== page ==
If there’s any fault to be found with Holter’s script, it’s simply that 90 minutes isn’t enough time to paint a grand total of ten lead characters in anything but the broadest, albeit skillful and often poetic strokes, all of which places an added responsibility on the shoulders of actors who must create their characters’ back stories and incorporate them between the lines.

Fortunately, director Sawyer and casting directors Beth Rye and Jami Rudofsky could not have come up with a more magnificent ten performers, who not only act the hell out of their roles, they harmonize—and move to Yusuf Nasir’s groovy choreography—to perfection.

From cute stage newbie Caceres’s sweet yet steadily more confident Newbie, to soap-star handsome Grinstead’s deeply conflicted A-Gay, to Ruiz and Young-Fountain’s sexy tank-topped gay male Lucy and Ethel, to L.A. 99-seat-stage treasure Silver’s richly layered drifter, to Smith’s truly frightening yet still human Cop, the men are in expert hands indeed. (Fans of Richard Linklater’s Boyhood will relish getting to see Ruiz—that film’s Enrique—in his L.A. stage debut.)

As for the women, Gulezian’s outwardly tough, inwardly vulnerable Peg, Johnson’s haughty, brittle Madeline, and Shandai’s unapologetically combative Roberta are all characters who turn out to be far more than what initially meets the eye.

Blake + 2 Most spectacular of all is the extraordinary Hancock, fresh off his Star-Making-Performance Scenie win (as all-American high schooler Anthony in the Fountain Theatre’s I & You), doing commanding, devastating work as a Stonewall regular who would rather die than be anyone but her fierce and fabulous female self.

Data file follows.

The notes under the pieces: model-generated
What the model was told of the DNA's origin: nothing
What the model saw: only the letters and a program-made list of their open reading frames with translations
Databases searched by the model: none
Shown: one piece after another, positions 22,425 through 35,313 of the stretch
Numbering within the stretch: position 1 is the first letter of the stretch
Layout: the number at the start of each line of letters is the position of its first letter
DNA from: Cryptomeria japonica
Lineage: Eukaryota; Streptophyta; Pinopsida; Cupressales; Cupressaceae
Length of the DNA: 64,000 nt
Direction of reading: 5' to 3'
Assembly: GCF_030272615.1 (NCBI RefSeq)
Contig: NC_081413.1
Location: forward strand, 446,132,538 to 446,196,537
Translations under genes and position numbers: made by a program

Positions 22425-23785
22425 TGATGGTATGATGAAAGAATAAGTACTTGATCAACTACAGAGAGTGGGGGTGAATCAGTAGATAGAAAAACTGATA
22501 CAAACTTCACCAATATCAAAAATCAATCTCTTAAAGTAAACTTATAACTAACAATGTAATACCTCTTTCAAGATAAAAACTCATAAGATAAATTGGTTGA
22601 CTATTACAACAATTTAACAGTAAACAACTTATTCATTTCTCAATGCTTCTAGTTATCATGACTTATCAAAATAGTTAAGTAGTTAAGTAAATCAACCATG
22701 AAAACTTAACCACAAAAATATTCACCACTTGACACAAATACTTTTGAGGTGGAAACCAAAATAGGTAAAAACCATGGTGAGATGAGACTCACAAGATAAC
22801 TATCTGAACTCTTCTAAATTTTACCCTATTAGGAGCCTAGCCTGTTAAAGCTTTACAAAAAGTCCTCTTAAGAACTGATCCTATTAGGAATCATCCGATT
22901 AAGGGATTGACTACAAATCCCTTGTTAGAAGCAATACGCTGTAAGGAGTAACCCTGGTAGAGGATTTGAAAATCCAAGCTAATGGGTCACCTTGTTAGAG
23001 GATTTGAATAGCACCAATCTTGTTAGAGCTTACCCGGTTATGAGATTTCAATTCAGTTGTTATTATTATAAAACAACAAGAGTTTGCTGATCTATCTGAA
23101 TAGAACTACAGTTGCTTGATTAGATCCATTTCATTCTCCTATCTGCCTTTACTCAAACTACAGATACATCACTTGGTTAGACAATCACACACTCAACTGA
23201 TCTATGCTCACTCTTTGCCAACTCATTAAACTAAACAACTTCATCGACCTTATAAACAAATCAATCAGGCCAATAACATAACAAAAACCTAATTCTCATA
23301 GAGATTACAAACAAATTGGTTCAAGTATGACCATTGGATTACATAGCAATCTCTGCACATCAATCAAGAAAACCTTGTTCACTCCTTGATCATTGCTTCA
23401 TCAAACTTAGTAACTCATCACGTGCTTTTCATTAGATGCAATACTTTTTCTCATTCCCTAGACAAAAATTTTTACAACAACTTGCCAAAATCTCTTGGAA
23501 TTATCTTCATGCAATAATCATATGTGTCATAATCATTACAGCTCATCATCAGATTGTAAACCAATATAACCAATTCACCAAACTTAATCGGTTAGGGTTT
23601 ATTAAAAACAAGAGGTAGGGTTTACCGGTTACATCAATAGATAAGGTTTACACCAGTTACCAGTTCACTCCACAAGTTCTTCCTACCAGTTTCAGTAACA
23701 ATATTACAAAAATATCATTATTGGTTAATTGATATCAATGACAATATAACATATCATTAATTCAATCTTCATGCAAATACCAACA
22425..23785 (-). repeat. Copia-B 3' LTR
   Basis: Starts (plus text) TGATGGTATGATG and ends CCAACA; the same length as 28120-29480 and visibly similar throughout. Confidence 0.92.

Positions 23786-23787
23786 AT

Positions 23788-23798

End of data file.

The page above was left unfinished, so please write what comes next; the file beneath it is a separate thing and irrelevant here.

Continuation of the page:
HTW Add #1 The cast is completed by the mostly silent but effective Maggie Marx, Dan Middleditch, and Jess Weaver as a trio of gun-toting cops.

Costume designer E.B. Brooks creates pitch-perfect replicas of ‘60s styles that suit each character to a T. Matt Richter’s sensationally dramatic lighting design, Sawyer’s electric realism-enhancing sound design, and Norman Cox’s variety of period-appropriate props add to the production design excitement as well.

And speaking of excitement, fight choreography doesn’t get more in-your-face than the flying fists, slapping palms, pummeling batons, and punishing kicks created by Edgar Landa and realistically executed by pretty much the entire cast at one time or another.

Shaunessy Quinn is assistant director. Kathleen Jaffe is production stage manager and Marx is assistant stage manager. Lisa Sloan is dramaturg. Additional program credits are awarded to Frank Mares (projection design), Patricia Sutherland (production manager), and jack of all trades Adam Earle (assistant lighting design, master electrician, lights, sound, video operator). Hit The Wall is produced by Jon Imparato/Los Angeles LGBT Center and Adam Silver/Sixth Avenue.

Carlis Shane Clark, Jemal David, Tonatiuh Elizarraraz, Amber Gray. Maisie Klompus. Daniel Olson, Jordan Rountree, Emily Kay Townsend, and Wolfie Trausch are understudies.

With the upcoming eponymous Stonewall flick rekindling interest in the history-making events that began on June 27, 1969, particularly among those too young to recall the injustices that prompted the now nearly mythical riots, the time could not be riper for Ike Holter’s electrifying play to hit L.A.

The Los Angeles LGBT Center has one explosive hit on its hands with Hit The Wall.

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The Davidson/Valentini Theatre, L.A. Gay & Lesbian Center, The Village at Ed Gould Plaza, 1125 N. McCadden Place, Los Angeles.

–Steven Stanley
September 18, 2105
Photos: Ken Sawyer